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PREVIEW: Mandolin Techniques: Divided Time


As part of my Mandolin Techniques series, this week we’ll be diving into Divided Time exercises and picking hand exercises. You’ll need a metronome for all of these, so make sure you have one available. You could use an online metronome (like this one) or one on your phone but I strongly recommend getting a standalone metronome. I’ve found digital ones can lag sometimes if you don’t have a good internet connection or if it’s just a bad app. Your call.

Here’s a chart for this lesson. These exercises can help you with your timing and help with syncopation.

Only Open Strings?

These exercises are all for your picking hand, so I’m using all open strings to keep the focus on the picking hand. Once you’ve gone through the exercises as written, you can make this more complex by adding chords or a simple melody to these exercises. But, start off with open strings.

Pick direction

Before we start, let’s talk about pick direction. Generally you’ll down stroke for the beat (i.e. on the 1 2 3 4 etc) and up stroke for the off beat (i.e. the + in 1 + 2 + etc). I’ve indicated the pick direction on the chart using the standard notation (the shape that looks like a gate is a down pick, while the arrow is an up pick).

Counting basics

It’s a good idea to count a tune out by the smallest note value in a song. So:

Counting like this will help you stay in time with the tune.  

Things to focus on:

Basic Divided Time

To start, we’ll do a straight division exercise. Basically starting with whole notes, then moving up incrementally to 16th notes and back down. These exercises don’t involve the fretting hand at all. You could add some fretting hand practice with chords or a simple melody – but keep the focus on the picking hand at least to start.

Basically, just set your metronome to a reasonable speed – which is likely slower than you think. I usually start these around 50-70 bpm. While this can seem really slow for the whole notes, the quick 16th notes will more than make up for that haha.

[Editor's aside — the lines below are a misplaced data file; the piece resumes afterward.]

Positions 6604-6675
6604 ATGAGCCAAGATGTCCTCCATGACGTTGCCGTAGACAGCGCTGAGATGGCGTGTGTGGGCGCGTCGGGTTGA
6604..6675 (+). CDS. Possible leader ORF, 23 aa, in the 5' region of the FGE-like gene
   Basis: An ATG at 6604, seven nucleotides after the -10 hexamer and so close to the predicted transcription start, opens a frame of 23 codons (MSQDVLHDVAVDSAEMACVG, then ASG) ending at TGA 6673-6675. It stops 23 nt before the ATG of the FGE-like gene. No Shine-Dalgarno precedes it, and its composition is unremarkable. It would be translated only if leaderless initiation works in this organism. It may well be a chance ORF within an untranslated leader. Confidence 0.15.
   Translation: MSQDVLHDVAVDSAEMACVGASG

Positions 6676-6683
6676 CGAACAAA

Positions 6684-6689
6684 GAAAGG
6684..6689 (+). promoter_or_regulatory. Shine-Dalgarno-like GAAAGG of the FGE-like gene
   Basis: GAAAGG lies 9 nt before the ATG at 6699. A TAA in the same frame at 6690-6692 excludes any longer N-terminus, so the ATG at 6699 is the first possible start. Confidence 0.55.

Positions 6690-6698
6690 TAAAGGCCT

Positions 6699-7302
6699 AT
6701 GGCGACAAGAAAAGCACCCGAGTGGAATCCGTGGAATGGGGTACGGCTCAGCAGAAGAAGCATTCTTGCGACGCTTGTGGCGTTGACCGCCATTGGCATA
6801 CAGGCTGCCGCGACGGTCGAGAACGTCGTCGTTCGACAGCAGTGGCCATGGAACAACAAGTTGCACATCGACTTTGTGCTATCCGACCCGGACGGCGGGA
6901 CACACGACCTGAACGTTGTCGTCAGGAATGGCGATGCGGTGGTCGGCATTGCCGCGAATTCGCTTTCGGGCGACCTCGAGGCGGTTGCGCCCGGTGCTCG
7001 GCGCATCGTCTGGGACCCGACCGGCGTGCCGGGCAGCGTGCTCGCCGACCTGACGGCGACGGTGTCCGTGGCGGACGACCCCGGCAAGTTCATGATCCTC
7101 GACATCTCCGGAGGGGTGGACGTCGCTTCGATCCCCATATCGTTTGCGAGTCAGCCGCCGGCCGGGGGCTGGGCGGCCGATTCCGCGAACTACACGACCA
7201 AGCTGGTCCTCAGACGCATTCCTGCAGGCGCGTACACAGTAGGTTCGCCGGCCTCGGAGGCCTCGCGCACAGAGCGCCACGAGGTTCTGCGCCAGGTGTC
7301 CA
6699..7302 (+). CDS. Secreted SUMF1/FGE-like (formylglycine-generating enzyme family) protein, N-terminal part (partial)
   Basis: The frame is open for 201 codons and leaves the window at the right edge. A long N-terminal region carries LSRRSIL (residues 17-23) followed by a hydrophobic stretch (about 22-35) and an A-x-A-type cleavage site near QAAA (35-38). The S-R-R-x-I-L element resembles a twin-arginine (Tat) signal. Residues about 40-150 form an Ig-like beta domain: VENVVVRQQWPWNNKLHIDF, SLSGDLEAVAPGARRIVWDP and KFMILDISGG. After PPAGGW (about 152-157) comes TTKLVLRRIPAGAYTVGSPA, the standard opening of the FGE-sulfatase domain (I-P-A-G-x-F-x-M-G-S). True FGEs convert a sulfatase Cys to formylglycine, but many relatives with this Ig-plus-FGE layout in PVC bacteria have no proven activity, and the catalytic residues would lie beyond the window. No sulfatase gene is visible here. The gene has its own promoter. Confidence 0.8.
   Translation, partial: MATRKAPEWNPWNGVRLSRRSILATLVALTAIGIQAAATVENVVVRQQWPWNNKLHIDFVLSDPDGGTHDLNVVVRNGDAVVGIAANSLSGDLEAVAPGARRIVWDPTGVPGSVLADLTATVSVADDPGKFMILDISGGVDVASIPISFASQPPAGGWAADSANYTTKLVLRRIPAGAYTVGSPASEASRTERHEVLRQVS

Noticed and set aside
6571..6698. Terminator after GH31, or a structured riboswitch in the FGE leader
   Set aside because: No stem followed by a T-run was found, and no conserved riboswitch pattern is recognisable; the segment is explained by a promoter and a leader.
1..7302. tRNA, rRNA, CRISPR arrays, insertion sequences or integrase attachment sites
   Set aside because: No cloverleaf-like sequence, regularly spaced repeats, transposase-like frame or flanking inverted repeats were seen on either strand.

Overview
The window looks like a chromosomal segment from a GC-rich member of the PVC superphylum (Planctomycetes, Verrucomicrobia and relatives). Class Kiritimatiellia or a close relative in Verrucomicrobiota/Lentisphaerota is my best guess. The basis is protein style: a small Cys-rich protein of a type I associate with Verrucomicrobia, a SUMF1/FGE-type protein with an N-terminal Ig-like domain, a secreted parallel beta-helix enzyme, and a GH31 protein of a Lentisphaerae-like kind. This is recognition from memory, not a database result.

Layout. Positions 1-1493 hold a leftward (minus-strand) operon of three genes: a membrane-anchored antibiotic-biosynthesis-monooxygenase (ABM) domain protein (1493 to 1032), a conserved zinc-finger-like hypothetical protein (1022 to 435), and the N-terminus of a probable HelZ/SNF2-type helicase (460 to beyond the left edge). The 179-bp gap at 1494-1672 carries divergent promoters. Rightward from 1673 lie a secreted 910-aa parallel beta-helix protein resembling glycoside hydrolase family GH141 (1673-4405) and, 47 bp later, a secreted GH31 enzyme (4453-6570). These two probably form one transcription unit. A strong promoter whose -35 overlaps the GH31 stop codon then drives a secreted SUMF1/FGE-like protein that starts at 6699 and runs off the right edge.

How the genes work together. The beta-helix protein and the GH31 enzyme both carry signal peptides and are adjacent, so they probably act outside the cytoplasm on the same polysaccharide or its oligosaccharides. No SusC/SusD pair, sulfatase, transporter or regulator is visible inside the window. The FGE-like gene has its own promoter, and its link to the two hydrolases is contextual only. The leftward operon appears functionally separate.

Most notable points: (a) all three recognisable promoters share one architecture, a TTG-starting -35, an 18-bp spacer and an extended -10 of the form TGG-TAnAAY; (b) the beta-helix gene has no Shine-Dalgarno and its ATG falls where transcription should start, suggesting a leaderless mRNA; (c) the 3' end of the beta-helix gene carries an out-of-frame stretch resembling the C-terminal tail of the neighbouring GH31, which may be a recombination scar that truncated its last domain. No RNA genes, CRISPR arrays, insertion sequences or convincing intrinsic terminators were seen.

Skipping beats

Once you have the basics done above, it’s time to make things more interesting. Skipping beats can help provide a syncopated feeling in your playing. Basically just drop out notes on a regular pattern and loop that a bit. The main thing you’ll want to watch, aside from the time, is that your pick direction matches the beat you’re on. If you drop an 1/8th note for example, the next note will be picked in the same direction as the last (so if you play a note on the 1 with a downstroke, skip the “+” note, and play another note on the 2 – you’d use a downstroke etc).

The below is a basic example. Once you get this down, try modifying it by mixing up where the beat is dropped.

Mix it up

For the final exercise in this review, it’s time to mix things up. The below brings in a little from each preceding exercise. Remember, this is not about how fast you can pick – but how accurately you can.

If you have any questions about this exercise, feel free to contact me. If you’d like to schedule a personal coaching session, use this form. If you like this content and would like to support the site, you can donate to the site here.

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Happy picking!

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